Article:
As noted here three years ago, UK contract archaeology is in a deep slump where hundreds of archaeologists have been laid off and a number of excavation units have closed shop. Those experienced and well-connected field archaeologists who got the sack didn’t evaporate: many of them are still out there waiting for the job market to improve.
Now, in Current Archaeology #268, Mark Horton (prof. arch. Bristol) warns about “an oncoming archaeological crisis in universities”. After an all-time high in the 90s and mid-00s, UK archaeology student admittance numbers have declined steadily:
2012: 450 (projected)
This has taken place without the impetus of any changes to the student funding system. The figures basically describe the passing of a media fad, with Horton attributing the peak to Time Team’s mid-90s popularity. But starting in October, UK universities will raise their term fees sharply due to a recent political measure. There are currently about 28 archaeology departments according to Horton’s estimate. Marginal ones are now gravely endangered, it appears. (For an idea of which ones will close first, check this ranking list that many students use.)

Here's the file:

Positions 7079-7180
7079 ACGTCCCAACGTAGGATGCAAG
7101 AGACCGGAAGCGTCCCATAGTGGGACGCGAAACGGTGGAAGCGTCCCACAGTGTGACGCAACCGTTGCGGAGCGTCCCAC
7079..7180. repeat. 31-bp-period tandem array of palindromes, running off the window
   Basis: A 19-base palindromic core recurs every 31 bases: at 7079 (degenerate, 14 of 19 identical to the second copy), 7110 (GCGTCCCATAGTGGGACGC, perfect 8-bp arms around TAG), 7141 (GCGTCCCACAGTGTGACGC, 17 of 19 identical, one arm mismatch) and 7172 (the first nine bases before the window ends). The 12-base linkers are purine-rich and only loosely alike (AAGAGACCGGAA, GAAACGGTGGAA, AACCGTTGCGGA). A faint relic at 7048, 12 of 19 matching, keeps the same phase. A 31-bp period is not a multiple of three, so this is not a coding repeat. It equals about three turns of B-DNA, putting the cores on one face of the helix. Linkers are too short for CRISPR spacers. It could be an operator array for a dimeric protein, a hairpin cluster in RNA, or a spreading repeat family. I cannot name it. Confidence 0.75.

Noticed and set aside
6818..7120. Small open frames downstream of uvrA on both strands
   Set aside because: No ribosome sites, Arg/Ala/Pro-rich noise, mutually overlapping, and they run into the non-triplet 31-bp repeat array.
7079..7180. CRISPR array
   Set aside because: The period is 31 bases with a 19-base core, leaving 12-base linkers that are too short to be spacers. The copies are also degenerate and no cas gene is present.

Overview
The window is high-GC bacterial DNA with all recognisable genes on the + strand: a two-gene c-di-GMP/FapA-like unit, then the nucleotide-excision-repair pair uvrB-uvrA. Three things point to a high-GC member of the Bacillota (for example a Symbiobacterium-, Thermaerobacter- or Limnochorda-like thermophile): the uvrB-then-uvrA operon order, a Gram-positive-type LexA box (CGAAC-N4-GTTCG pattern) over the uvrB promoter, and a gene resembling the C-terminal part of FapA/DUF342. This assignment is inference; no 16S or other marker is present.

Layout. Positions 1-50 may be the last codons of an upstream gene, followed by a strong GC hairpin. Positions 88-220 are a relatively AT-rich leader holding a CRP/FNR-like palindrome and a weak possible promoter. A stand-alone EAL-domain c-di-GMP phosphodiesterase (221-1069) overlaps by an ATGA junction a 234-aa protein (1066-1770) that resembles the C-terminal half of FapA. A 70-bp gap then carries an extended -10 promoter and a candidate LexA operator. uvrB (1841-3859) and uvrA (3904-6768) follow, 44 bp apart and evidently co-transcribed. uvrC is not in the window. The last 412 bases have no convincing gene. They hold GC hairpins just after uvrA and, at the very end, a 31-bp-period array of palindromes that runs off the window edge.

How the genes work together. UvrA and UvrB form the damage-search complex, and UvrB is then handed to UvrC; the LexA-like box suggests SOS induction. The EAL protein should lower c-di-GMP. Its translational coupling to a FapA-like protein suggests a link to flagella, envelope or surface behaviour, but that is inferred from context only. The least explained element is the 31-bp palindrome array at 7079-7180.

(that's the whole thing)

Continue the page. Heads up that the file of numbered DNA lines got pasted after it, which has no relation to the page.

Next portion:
What then is Horton’s advice? In his opinion, the best way forward is to market archaeology as a fun subject that will give you useful secondary skills. We should tell students to study archaeology without any expectation of working as archaeologists. He may be right: that might be the best chance those 28 departments have. But it’s not a good one. As I always say, employers usually have their pick of people with useful primary skills.
If you take a larger view of these developments, though, you’ll find that the upcoming employment crisis in university archaeology is not a major social ill. It affects a few hundred teachers. University departments are not there primarily for the students, nor for the teachers, nor for the well-being of academic subjects in abstract. They are there to serve the societal machine’s needs of specialised parts. And making far more spare parts than society needs is poor resource management. From the individual’s point of view, meanwhile, it is of course also deeply damaging to be lathed into a part that never gets slotted into its place in the machine – witness my own periodical whining on this blog.
Update 5 July: The Birmingham department is being closed down. So far no explanation has been offered to the public.